Cape Town – He turned 26 at the start of
August, so Elton Jantjies can be said to have inched just beyond the “promising
youngster” category of rugby player.
His whole career may also be approaching a
delicate, intriguing crossroads: it is quite possible that the imminent 2016
Rugby Championship will be the international tournament that determines his
sustainability – or otherwise -- as Springbok flyhalf.
For all the abundant gifts evident in his
play for the vast majority of the Super Rugby competition this year, in which
he was instrumental in the Lions exceeding expectation as plucky runners-up, the
left-footed pivot has yet to wholesomely prove he belongs at the highest tier,
where he is taken out of his clearly beloved franchise comfort zone.
That situation is not all of his own doing,
of course: he has hitherto not had the benefit – and I would argue with some
passion that he deserves it –of a settled run in the green and gold No 10 jersey,
considering that his five caps span a period between 2012 and this year and
include only two starts during the recent Ireland series.
It is not enough evidence yet to make a
decisive call on his international mettle, and he is certainly talented enough
to justify being offered the promise of stability.
I rather hope such a vote of confidence
will come his way from Allister Coetzee in the six-match Championship … even if
it can’t even be described as set in stone that Jantjies will be first-choice
at the outset against Argentina (home, in Nelspruit next Saturday, and then
But it’s a tricky issue, granted, because
the new national coach, who saw his charges collectively rather labour their
way to a narrow 2-1 triumph over the Irish, isn’t able to start handing out indulgent
guarantees left, right and centre to personnel at his disposal.
The flyhalf spot is in a state of relative
flux – what with Handre Pollard still rehabbing from long-term injury and the
Pat Lambie ongoing concussion concern – and that applies to several other
positions as well.
The very fact that Coetzee has included two
overseas-based pivots -- versatile Johan Goosen, two years Jantjies’ junior,
and seasoned place-kicking banker Morne Steyn, who is six years older – perhaps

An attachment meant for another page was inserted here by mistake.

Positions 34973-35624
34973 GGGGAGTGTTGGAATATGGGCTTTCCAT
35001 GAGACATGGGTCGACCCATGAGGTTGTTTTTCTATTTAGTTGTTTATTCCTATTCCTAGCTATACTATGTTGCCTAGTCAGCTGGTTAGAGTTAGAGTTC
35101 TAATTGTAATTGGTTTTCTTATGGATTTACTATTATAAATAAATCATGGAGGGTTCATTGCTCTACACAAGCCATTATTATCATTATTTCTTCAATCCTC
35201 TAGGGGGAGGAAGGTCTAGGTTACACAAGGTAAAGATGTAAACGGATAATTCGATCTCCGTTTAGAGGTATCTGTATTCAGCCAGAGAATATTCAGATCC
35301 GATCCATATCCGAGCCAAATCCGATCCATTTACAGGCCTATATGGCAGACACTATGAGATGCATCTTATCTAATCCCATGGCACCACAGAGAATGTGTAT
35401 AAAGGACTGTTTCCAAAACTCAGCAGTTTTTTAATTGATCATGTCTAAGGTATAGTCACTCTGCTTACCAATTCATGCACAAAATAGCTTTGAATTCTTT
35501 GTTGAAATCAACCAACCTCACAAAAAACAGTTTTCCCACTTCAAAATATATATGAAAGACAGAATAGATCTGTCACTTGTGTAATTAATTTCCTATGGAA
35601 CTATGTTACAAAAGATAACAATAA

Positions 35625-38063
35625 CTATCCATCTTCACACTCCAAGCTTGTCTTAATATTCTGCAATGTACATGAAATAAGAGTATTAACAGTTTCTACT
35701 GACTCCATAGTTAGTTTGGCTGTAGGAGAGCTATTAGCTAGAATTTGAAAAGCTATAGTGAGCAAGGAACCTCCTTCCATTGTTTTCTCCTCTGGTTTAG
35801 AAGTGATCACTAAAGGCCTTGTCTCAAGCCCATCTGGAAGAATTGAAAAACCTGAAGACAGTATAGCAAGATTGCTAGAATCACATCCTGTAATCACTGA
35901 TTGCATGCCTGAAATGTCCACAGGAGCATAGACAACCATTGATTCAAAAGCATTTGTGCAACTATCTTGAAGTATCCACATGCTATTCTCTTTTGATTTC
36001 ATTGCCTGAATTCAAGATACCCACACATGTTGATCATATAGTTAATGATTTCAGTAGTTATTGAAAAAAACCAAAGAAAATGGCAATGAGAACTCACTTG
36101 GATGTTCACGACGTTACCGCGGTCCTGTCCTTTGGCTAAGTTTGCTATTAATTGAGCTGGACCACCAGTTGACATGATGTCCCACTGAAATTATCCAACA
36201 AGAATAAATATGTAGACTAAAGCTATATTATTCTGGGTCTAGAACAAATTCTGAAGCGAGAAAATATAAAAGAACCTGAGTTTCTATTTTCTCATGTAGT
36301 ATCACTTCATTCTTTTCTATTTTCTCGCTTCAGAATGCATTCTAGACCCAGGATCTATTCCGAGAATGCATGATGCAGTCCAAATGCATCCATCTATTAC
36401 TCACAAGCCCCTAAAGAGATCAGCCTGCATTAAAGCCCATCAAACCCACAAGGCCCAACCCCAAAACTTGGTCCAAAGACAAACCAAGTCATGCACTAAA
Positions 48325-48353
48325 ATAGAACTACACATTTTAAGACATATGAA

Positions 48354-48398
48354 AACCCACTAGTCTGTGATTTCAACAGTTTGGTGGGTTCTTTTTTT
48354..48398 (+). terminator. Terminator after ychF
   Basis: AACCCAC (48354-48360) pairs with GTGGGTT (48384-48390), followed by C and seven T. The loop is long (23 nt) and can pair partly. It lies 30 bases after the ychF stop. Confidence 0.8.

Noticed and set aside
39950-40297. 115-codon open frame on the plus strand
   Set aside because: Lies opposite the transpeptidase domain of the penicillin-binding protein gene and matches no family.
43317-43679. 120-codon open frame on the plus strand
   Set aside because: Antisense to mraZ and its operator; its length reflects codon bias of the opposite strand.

serves as a reminder that Jantjies’ hold on the shirt is far from a cut and
And that, in many ways, is where a problem
Of course you always require suitable
cover, but by plucking two flyhalves from their club stations abroad, it seems
to suggest that Coetzee has determinedly got who he wants to keep some heat on
Yet the incumbent is clearly a pretty
complex, sometimes emotionally sensitive fellow, and my own suggestion, at
least for the first two – and probably most obviously winnable, with due
respect to the Pumas – Championship fixtures would be that the head coach give
Jantjies a ringing endorsement, a feeling of decent security for the next two
or three weeks.
It’s too simple and blinkered for cynics to
bluntly say “oh, toughen up” when they hear suggestions that the boyish-faced
Lions No 10 needs to feel “loved” … some sportspeople are simply made that way,
and how judiciously they are handled by coaches can be critical to getting the very
best out of them between the white lines.
In the absence of Pollard and Lambie,
Jantjies has just looked the most natural and accomplished flyhalf by far on
the South African Super Rugby scene in 2016, and produced extraordinary performances
at times that have earned rave reports in market-leading New Zealand where
creative pivots seem to drop from the trees.
It is amazing how some observers back home
have effectively -- and naively -- tossed Jantjies around like a rag doll in
their minds over the past two weeks, first hailing his monumental role in the
semi-final downing of the Highlanders in Johannesburg and then brutally writing
him off because he was well shy of his A-game in the final in a miserable
They conveniently forget just how many
links in the vital chain facilitating a flyhalf’s effectiveness snapped during
the Lions’ broadly error-strewn showing in the Cake Tin.
On a day when new champions the Hurricanes’
much-vaunted speed off the line on defence came into play powerfully once more
– and sometimes seemed on the very borders of off-side considerations – Faf de
Klerk gave inconsistent service from scrumhalf, whilst captain and No 8 Warren
Whiteley didn’t have his best ball-handling game at his own post at the back of
the scrum, either.
All of these factors conspired to make life
uncomfortable for Jantjies; the same might well have applied to any other pivot
under similar pressure on the day, frankly.
Suddenly, in the eyes of some blinkered
souls, he just doesn’t cut it when the going is at its toughest … the weakest
Jantjies certainly has his faults, but he
is also one of few genuine, potential game-breakers in a Bok squad not exactly
heaving with them as they enter another Championship hardly favoured by most
bookies to emerge all-conquering.
In certain respects he needs to be regarded
as the “Paul Gascoigne” of Bok rugby: though Jantjies fortunately avoids most
or all of the wilder aspects of Gazza’s personality at career height, he is probably
not unlike the former England soccer talisman for thriving best when given
shrewd, warm man-management.
I am not saying with special confidence
that the next few weeks will be the making of Jantjies for South Africa. The
reverse could, alas, occur.
But I also reckon he is worth every
possible pebble in the path being cleared to try to set up that big
Over to you, Allister?
our chief writer on Twitter: @RobHouwing